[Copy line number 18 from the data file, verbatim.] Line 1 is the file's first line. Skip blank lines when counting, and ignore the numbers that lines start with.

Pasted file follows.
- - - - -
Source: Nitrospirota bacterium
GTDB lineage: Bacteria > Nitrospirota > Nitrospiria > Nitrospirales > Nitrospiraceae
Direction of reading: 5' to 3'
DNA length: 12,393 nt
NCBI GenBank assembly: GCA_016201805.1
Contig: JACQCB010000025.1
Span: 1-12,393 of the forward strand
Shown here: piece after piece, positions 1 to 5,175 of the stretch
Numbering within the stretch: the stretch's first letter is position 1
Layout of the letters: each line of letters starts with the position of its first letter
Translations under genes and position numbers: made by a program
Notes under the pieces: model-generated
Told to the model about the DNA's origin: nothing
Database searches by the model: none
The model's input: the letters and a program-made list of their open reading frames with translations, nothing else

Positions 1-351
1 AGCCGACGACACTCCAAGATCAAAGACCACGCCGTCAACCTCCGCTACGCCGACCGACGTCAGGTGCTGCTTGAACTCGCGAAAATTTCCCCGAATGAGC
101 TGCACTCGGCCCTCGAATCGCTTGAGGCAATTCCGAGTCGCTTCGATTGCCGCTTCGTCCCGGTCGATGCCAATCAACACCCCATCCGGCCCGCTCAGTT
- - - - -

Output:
101 TGCACTCGGCCCTCGAATCGCTTGAGGCAATTCCGAGTCGCTTCGATTGCCGCTTCGTCCCGGTCGATGCCAATCAACACCCCATCCGGCCCGCTCAGTT